Chinese delegation touts ZTE Axon smartphone at welcome banquet for Xi in Seattle as patriotic brand-building continues
China’s social media has been abuzz in recent days with speculation mounting about which smartphone President Xi Jinping and First Lady Peng Liyuan will use during Xi’s first state visit to the US, which began Tuesday.
Touting the latest Chinese handset during formal visits overseas has become something of a motif and promotional gimmick for the couple and the domestic brands they support, a number of which are eyeing or already in foreign markets.
This patriotic trumpeting of homegrown tech dovetails nicely with how China is shifting gear from cloning cheap electronics to churning out its own high-end products on par with Apple and Samsung.
At a welcome banquet for the Chinese delegation at the Westin hotel in Seattle on Tuesday, many VIPs accompanying Xi proudly showed off one of ZTE’s Axon smartphones.
ZTE famously poached a number of key personnel from fallen-from-grace Blackberry en route to producing its latest handsets, some of which it has hailed as game-changers in the industry.
An account called “Fans Group to Learn From Xi” on microblogging site Weibo, dubbed China’s Twitter, has already attracted nearly three million followers amid speculation that it might be run by someone close to the country’s top leader.
In the wake of the banquet, the account was uploaded with a series of photos of the affair including a close-up shot of the Axon on a dinner table in front of an official invitation card to the reception for Xi.
The trend of using such trips to showcase Chinese technology took off last year when Peng was photographed using a Nubia Z5 during Xi’s state visit to Germany in March.
In the photo, a smiling Peng sits between Xi and Volkswagen CEO Martin Winterkorn and uses a white-coloured version of the handset to snap a friendly football match between German and Chinese youth soccer teams in Berlin.
Nubia broke away from parent ZTE in June to list as an independent brand.
But the First Lady has not always been a huge fan of Chinese phones: during a state visit to Mexico in 2013 she was snapped using an iPhone 5.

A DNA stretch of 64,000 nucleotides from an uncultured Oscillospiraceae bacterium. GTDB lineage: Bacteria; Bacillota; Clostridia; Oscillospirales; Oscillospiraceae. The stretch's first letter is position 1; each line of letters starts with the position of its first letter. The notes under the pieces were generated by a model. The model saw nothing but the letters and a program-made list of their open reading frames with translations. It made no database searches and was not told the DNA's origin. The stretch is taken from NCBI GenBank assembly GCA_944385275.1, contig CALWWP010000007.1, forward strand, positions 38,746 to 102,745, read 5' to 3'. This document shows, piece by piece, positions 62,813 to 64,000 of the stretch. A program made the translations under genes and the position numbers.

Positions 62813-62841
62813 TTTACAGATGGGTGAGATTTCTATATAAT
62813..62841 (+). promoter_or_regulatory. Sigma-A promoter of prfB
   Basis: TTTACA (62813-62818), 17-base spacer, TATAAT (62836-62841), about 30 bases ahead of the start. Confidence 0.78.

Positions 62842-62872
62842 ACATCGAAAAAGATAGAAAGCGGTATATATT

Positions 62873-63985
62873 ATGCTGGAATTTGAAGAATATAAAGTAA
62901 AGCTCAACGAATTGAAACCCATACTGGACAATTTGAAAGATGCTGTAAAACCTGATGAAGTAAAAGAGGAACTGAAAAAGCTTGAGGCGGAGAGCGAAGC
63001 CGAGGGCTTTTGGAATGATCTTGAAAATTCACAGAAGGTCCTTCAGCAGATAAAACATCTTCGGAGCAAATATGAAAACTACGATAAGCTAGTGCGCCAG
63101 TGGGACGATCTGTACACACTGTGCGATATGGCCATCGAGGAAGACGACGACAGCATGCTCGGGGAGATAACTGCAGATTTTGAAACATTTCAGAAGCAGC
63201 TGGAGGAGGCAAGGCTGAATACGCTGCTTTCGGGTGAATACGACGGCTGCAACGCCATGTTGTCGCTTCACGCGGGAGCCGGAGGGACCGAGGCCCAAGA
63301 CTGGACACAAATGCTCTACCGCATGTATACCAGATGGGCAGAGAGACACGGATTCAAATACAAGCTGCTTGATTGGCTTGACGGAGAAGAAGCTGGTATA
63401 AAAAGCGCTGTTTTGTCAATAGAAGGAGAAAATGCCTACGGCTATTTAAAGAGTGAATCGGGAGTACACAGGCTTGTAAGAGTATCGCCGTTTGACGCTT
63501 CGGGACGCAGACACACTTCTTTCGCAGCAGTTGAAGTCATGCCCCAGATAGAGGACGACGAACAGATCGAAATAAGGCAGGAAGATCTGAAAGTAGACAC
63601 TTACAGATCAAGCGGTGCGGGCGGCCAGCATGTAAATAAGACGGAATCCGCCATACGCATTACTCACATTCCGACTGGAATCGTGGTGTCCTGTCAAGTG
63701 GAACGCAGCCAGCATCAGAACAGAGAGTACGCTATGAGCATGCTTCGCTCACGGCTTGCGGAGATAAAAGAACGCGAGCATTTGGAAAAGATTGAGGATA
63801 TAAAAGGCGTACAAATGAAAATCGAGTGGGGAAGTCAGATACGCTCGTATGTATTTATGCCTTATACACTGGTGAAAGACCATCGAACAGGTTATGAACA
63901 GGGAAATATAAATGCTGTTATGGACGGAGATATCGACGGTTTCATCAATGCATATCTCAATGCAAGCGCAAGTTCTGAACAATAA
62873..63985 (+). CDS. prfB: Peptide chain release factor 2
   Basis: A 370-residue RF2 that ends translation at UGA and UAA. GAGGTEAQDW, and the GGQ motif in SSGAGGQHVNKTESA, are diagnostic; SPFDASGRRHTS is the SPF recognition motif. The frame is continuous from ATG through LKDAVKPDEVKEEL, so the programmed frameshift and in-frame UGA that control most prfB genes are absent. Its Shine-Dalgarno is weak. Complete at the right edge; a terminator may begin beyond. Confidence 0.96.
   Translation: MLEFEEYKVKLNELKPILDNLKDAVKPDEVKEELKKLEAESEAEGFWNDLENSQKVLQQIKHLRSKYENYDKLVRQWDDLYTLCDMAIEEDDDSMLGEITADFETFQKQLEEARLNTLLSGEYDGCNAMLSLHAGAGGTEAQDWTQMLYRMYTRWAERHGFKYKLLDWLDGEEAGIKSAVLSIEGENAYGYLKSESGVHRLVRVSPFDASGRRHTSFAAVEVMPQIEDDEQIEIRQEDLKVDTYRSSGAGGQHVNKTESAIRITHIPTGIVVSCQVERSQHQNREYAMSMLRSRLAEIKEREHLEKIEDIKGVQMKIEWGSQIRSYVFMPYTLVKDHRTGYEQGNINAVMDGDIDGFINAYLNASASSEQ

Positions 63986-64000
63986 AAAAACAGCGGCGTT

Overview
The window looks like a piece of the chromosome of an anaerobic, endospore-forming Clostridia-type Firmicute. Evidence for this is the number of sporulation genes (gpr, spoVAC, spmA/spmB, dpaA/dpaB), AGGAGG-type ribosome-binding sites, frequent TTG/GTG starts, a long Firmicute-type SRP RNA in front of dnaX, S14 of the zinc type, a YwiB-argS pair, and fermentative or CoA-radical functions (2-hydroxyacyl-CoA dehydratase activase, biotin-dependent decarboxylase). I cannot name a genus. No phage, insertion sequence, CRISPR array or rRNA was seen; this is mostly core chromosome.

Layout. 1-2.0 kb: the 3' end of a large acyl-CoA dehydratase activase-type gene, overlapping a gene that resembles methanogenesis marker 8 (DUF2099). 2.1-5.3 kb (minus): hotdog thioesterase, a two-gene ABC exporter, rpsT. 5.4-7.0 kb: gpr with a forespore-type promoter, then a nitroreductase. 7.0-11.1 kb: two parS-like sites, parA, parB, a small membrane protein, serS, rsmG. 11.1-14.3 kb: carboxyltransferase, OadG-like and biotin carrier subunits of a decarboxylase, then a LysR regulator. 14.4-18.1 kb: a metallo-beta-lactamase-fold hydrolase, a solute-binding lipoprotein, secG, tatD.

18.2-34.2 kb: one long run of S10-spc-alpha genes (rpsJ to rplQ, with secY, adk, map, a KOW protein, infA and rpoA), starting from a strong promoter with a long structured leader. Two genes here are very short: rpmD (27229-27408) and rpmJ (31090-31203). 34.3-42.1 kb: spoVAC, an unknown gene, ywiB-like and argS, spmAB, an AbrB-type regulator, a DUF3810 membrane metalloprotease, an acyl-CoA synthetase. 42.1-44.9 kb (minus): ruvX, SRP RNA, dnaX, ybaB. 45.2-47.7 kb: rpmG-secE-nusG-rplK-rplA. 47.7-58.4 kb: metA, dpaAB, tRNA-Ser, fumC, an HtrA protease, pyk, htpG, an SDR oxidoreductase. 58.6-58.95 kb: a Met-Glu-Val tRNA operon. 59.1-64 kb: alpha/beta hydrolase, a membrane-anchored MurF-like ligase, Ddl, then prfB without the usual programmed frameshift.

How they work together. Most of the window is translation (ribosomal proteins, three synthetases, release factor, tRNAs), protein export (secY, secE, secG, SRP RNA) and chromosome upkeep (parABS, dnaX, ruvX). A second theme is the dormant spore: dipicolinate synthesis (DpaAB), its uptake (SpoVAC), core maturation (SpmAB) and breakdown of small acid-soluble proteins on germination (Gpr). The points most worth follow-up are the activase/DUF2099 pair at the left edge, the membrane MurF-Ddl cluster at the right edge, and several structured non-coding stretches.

This sparked fierce debate online in China, with many commentators questioning whether China's First Lady should use a foreign brand, especially when electronic devices pose such high potential security risks in terms of data protection.
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In September last year, Xi presented ZTE’s GrandSII 4G smartphones to representatives of Tajikistan, the Maldives, Sri Lanka and India during state visits to those countries.
Russian President Vladimir Putin joined the trend in November by handing Xi a dual-screen YotaPhone 2 when they met in Beijing at APEC.
ZTE launched Axon in the US in July, the first time the Chinese vendor has launched one of its flagship models in that market first.
The company now ranks as the No 4 smartphone vendor in the United States with a 7.7 per cent share, according to the latest data from Strategy Analytics. It follows Apple, Samsung and LG, respectively.
With a retail price of around US$450, the high-quality Axon model can compete with Samsung’s more expensive S6 and Apple’s iPhone 6, which now retails for around US$600, according to David Dai, a spokesman for ZTE.
Huawei, another Chinese telecoms equipment giant, unveiled its new Mate S earlier this month and said the model will sell for US$732, with a premium version costing around US$848.